The 30-year-old woman was allegedly strangled to death by Chen Bo-qian – an archery instructor who taught classes at Huashan.
Police say has confessed to killing the woman on June 1 before cutting her body into seven parts and dumping them on Yangmingshan on June 3.
Chen has been detained and police say they are still looking into whether he had help in dismembering or moving the body.
The Taipei Urban Regeneration Office rented the land to the Unregulated Masses arts group and Chen's studio was part of the so-called 120 Grassroots artists' village located there.
The arts group says it conducted regular safety checks in the area, which is adjacent to the Huashan 1914 Creative Park.
However, the city government says it has received numerous complaints that some of the operators of the art studios have been living at the site, which includes a number of temporary structures, including tents and performance areas.
The Minimum Wage Review Committee is set to meet in August to decide whether to raise minimum monthly and hourly wages.
Reports say the government is leaning towards hiking the minimum hourly wage by 7.1 percent and increasing the monthly minimum wage by 4.5 percent.
If those percentages are correct, then it will see the hourly wage raised from NT$140 (US$4.64) to NT$150 and the monthly wage from NT$22,000 to NT$23,000.
Although those figures have yet to be confirmed, labor rights groups say the unequal increases will hurt part-time workers and they are calling on the government to raise both minimum wages evenly.
Labor representatives argue that the uneven increases could result in some employers exploiting loopholes in the system by opting to pay part-time workers with a percentage of a full-time salary instead of the full hourly rate.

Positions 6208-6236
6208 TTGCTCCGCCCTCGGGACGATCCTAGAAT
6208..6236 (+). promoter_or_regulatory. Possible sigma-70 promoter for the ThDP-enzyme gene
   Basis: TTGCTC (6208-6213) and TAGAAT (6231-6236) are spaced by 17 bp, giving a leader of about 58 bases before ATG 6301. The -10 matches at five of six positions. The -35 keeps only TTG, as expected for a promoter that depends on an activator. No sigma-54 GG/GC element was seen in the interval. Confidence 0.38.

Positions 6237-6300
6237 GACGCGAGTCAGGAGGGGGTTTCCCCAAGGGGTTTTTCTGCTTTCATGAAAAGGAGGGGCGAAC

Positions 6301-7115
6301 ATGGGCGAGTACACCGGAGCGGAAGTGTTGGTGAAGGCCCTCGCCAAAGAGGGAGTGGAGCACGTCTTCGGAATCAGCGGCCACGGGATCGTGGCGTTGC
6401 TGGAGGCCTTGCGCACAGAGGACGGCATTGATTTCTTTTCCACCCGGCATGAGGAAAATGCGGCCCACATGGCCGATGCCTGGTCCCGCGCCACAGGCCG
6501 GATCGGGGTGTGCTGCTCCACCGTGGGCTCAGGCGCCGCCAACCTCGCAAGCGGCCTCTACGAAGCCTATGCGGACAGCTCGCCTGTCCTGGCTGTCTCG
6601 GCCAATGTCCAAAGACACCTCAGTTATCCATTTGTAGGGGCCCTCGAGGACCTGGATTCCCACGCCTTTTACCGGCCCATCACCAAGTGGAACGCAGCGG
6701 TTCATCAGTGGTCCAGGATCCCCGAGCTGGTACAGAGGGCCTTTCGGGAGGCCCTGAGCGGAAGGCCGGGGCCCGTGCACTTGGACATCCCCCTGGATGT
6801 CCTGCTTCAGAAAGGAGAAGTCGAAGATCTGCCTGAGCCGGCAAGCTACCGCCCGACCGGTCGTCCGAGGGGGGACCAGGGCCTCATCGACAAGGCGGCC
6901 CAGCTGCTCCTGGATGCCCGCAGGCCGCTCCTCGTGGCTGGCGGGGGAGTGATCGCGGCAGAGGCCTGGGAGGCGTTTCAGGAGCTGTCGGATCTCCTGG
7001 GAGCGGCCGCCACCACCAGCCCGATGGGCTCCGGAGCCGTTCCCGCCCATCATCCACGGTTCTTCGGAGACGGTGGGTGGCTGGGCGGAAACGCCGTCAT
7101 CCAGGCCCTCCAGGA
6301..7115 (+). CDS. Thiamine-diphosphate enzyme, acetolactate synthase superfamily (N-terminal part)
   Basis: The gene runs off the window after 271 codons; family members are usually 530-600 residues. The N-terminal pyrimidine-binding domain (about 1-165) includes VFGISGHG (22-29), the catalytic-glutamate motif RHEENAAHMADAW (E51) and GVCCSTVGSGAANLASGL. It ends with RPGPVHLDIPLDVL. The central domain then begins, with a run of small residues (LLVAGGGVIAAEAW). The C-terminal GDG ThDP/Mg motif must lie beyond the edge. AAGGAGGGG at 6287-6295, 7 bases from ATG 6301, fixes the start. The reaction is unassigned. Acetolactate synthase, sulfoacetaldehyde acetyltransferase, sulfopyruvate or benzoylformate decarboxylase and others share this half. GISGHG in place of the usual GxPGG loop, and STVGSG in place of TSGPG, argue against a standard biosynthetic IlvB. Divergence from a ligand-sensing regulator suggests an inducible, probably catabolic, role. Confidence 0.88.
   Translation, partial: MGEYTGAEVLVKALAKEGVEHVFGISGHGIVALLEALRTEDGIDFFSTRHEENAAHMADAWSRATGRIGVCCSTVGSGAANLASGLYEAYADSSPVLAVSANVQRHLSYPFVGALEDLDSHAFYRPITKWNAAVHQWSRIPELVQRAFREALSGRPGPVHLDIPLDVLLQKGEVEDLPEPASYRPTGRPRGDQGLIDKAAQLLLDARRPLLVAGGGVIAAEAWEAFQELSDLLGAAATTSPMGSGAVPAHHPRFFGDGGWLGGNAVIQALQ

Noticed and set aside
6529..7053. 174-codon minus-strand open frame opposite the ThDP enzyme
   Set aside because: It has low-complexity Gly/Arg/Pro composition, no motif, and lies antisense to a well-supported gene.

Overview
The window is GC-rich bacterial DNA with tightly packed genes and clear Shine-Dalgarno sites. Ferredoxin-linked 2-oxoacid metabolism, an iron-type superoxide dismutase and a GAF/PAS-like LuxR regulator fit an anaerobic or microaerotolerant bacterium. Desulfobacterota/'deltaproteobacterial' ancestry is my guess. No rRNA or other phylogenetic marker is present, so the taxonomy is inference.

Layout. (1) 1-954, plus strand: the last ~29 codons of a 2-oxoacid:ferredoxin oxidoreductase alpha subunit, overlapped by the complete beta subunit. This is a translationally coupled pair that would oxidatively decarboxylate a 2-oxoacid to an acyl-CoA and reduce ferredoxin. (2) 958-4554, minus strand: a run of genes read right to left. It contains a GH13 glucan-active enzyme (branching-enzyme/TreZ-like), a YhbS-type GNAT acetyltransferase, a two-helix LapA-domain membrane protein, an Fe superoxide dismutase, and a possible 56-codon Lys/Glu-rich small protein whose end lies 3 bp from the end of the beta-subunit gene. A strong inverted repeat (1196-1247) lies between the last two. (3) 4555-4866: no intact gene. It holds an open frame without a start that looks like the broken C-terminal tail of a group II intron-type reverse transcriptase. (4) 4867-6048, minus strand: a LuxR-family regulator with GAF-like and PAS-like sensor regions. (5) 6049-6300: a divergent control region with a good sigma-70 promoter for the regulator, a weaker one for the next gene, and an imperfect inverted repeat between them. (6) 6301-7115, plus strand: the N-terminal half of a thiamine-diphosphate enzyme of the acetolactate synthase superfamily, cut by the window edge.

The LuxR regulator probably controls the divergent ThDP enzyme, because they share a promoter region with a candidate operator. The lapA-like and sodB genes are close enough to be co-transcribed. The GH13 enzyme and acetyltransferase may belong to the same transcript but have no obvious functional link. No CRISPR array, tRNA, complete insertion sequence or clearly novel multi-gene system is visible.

Six Taiwan nationals have been detained in Vietnam for their involvement in online telecom fraud.
Reports from Vietnam say the six were among 12 people arrested by police during a raid in Quang Nam Province.
According to media reports, the fraud ring was brought to the attention of authorities by a victim who claims to have been conned out of about US$80,000.
Reports say the telecom fraud ring may have swindled other Vietnamese nationals out of a total of US$300,000 since May by posing as Vietnamese government officials.
Vietnamese police are still investigating the case.
The Environmental Protection Administration (EPA) says the production and import of personal care products containing plastic microbeads will be banned from July 1.
The ban follows similar measures carried out in a number of countries, including the United States, France and the UK, where a ban on rinse-off products containing microbeads came into effect yesterday.
And the EPA says it will be imposed on six major products, including shampoo, shower gel, soap, facial cleanser, scrubbing cream and toothpaste.
Officials say the ban is aimed at enhancing environmental protection, particularly the marine environment.
Retailers caught violating the new rule will be subject to a fine of up to NT$6,000.
Microbeads are widely seen as a major water pollutant, able to pass unfiltered through sewage treatment plants and make their way into rivers and canals to cause plastic particle pollution.
Passengers flying to the United States will be subject to additional security examinations from June 30.
The new rules follow the introduction of a new U.S. policy that regulates the amount of powdered products passengers can carry in their hand luggage.
According to Civil Aeronautics Administration, security personnel will review passengers' carry-on items at the boarding gates of U.S.-bound flights operated by China Airlines, EVA Airways and United Airlines.
The U.S. Transportation Security Administration says passengers will not be able to transport powdered products larger than 350 ml in their hand luggage.
However, baby formula powder or human ashes under the scrutiny of airline companies are exempt from the regulation.
The Ministry of Science and Technology said Taiwan's delegation to next year's Consumer Electronics Show in Las Vegas will be made up of representatives from 40 local start-up companies.
Ministry officials indicated they will be contacting interested start-ups until July 30 in the hopes of getting more sign-ups before the deadline
The ministry led led a delegation of 32 technology start-up representatives to CES 2018 in Las Vegas earlier this year where they organized a pavilion showcasing Taiwan's tech capabilities.
That was the first time Taiwan had a national pavilion at CES and officials say it proved hugely successful.
The list of start-ups set to join Taiwan's delegation to CES 2019 will be announced in late September.
This news bulletin was provided courtesy of International Community Radio Taipei (ICRT), Taiwan’s leading English-language broadcaster.
TNL Editor: David Green